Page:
How to Get into Medical School as a Non-Traditional Student


Although it’s never too late to switch paths and pursue a career in medicine, there are some things you need to consider before taking the leap. Here’s everything you need to know about getting into medical school as a non-traditional student.

  1. Traditional vs Non-Traditional Students
  2. Understanding the Pathway Ahead of You
  3. Medical School Prerequisites
  4. GPA & MCAT
  5. Extracurriculars
  6. Building a Compelling Narrative


Traditional vs Non-Traditional Students

Let’s start by defining some terminology.

When you think of a traditional medical school applicant, the image probably comes to mind of a bright-eyed premed in their early 20s. They probably started college immediately after high school, pursued their undergraduate degree in biology or chemistry, and did well in their classes. They participated in a variety of extracurriculars including research, volunteer work, and physician shadowing, achieved a decent score on their MCAT, and applied to medical school at the end of their third or fourth year of college. This is the “traditional” pathway to medical school and most medical school applicants you’ll encounter will more or less look like this.

On the other hand, non-traditional students are all of the other premeds that don’t fit into this typical mold. That being said, the specific definition of what constitutes a non-traditional student can vary depending on who you ask. Most people would probably agree that anyone who pursued a different career before deciding to switch to medicine would be non-traditional. On the other hand, some medical schools consider premed students who have taken any time off between undergrad and applying to medical school to be non-traditional. Regardless, what is important to understand is that there are many different types of students, each with their own unique pathways to medicine, that may be considered “non-traditional.”

You could be a premed doing a post-bacc program after college to improve your GPA before applying to medical school. You could be a software engineer in your 30s looking for a new career and a new challenge. Or you could even be like Michael Butler who recently graduated from medical school at the age of 62 after over 3 decades of working in engineering and finance.

Although it’s relatively straightforward to tell first-year college students what they should do to get into medical school, the pathway for non-traditional students is often less clear. Here’s what you need to consider.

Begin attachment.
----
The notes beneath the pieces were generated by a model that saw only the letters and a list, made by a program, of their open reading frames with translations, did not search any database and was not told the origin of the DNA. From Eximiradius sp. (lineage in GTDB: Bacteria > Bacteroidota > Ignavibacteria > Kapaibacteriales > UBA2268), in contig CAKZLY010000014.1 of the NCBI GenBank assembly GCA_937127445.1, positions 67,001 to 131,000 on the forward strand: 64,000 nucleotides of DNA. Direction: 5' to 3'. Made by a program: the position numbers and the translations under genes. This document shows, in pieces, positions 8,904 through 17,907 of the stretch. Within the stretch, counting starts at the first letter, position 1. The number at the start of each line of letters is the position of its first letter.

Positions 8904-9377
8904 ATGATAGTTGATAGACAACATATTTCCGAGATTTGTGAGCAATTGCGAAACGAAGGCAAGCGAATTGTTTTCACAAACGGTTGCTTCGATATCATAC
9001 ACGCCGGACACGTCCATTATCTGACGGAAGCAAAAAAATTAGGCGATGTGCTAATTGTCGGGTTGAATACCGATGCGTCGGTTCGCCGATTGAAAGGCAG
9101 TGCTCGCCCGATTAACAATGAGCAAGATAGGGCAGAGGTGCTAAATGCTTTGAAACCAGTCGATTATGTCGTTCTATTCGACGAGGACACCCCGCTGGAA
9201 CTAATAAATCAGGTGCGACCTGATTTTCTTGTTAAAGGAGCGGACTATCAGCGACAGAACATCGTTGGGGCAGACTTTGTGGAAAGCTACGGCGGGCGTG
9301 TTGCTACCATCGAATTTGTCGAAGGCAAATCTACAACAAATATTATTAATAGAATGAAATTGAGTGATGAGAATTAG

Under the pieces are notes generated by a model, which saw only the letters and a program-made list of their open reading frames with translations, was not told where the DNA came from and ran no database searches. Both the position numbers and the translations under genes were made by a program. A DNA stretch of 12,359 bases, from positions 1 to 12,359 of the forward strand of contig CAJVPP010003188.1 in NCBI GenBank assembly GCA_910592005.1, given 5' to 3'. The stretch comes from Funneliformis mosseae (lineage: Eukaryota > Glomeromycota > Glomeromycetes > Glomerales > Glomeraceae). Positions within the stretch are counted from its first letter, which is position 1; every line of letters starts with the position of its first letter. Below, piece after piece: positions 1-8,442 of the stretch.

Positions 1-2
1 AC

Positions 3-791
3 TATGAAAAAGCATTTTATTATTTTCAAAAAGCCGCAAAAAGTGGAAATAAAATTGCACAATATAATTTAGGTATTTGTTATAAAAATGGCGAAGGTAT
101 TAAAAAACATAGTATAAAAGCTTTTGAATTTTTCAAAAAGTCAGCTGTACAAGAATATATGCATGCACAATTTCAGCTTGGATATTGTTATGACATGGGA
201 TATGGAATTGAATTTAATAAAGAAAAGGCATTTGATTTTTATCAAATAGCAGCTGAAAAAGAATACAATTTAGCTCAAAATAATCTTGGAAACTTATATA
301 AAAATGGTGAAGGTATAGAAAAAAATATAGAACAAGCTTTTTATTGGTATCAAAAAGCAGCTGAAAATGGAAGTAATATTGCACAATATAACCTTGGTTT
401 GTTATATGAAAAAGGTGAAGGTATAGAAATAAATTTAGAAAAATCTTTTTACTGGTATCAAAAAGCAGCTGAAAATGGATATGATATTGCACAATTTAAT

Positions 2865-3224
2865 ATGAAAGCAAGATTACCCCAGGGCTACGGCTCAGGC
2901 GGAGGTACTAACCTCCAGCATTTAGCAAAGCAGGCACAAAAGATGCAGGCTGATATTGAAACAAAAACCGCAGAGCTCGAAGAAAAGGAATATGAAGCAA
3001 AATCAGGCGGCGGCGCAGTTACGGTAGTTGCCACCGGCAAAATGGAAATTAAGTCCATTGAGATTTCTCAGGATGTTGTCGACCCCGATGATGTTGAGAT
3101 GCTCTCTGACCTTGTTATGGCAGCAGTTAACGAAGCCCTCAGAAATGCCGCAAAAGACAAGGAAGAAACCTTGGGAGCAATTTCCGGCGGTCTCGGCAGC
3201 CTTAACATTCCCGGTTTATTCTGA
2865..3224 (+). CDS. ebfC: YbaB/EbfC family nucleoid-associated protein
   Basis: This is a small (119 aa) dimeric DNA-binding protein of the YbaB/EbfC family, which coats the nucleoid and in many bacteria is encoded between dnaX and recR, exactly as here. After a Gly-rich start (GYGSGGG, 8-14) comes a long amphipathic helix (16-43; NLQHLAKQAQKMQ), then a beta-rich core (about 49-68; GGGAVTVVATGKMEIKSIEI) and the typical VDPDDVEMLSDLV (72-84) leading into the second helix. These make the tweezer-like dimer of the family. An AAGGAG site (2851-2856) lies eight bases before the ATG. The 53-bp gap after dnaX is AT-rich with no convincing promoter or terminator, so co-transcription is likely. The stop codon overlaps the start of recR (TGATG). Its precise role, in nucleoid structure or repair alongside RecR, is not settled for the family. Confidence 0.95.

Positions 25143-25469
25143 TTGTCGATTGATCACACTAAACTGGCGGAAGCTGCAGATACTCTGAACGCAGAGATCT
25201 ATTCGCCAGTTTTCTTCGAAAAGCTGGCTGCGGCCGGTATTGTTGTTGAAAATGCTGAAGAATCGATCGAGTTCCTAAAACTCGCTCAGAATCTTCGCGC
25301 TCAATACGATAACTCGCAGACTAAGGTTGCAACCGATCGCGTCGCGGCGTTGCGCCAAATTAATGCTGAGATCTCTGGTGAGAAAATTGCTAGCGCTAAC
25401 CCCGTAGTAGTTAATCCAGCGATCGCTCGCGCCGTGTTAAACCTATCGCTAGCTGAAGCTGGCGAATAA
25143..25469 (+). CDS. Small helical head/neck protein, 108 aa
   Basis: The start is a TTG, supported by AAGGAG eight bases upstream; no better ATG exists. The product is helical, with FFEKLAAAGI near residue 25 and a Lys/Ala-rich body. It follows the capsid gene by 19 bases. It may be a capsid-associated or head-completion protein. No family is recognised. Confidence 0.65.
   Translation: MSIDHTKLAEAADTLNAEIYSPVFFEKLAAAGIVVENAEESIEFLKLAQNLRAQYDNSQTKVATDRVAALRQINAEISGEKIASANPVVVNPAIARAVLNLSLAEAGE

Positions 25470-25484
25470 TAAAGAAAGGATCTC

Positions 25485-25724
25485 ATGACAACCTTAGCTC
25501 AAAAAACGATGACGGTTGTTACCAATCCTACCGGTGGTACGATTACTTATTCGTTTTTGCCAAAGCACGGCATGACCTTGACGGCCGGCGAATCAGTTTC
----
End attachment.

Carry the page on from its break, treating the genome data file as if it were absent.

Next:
Understanding the Pathway Ahead of You

First, you should thoroughly educate yourself about the path to becoming a doctor before deciding to pursue medicine. Although having a passion for helping others and a desire to study medicine is important for any aspiring doctor, there are numerous other factors that you need to consider.

The pathway to becoming a doctor is long and arduous. It requires substantial dedication and sacrifice, so it’s critical to understand what you’re committing to upfront. To become a doctor in the U.S., you must earn a bachelor’s degree and complete all the required medical school prerequisites. After that, you must complete 4 years of medical school followed by 3-7 years of residency. For those interested in more specialized fields of medicine, there are also various options for fellowships after residency which last 1-3 years. When you tally it up, it generally takes between 11 and 14 years to become a doctor in the United States.

In addition to the substantial time commitment, you also need to understand the financial implications of pursuing a career in medicine. Due to the rigors of medical education in the United States, most schools prohibit students from working during medical school. This means that a large percentage of students are reliant on loans to support them through their medical education.

In 2022, the average cost of medical school tuition was approximately $55,000 per year which equates to about $220,000 over four years of medical school. It should come as no surprise then that the average medical student graduates with approximately $242,000 of debt and ultimately pays between $365,000 and $440,000 for their student loans plus interest.


Medical School Prerequisites

Once you’ve decided that a career in medicine is right for you, the first step is to earn your bachelor’s degree and complete your medical school prerequisites. Most medical schools require at least 2 semesters of biology with lab, 2 semesters of general chemistry with lab, 2 semesters of organic chemistry with lab, 2 semesters of physics with lab, one semester of biochemistry, and 2 semesters of English. Some schools have additional requirements, however, so you’ll need to check the specific schools you’re interested in.

It should be noted that some of these courses come with their own prerequisites. For instance, with chemistry, you will often need to complete two semesters of general chemistry before you can take organic chemistry and then two semesters of organic chemistry before you can take biochemistry.

If you’re currently in college or are coming from another career that didn’t require you to get a bachelor’s degree, this is where you will need to start. You’ll need to complete all of these prerequisites as well as any other requirements necessary to earn your bachelor’s degree.

If you’ve already graduated with a bachelor’s degree in an unrelated field, your best option is often a post-baccalaureate program – commonly referred to as a “post-bacc”. These are certificate programs that allow you to take the courses required for medical school. They can last anywhere from 9 months to 3 years depending on your speed and the prerequisites you’ve already completed. Some post-bacc programs are even affiliated with medical schools and offer the opportunity to apply for medical school linkage allowing you to start right after you complete your premed requirements.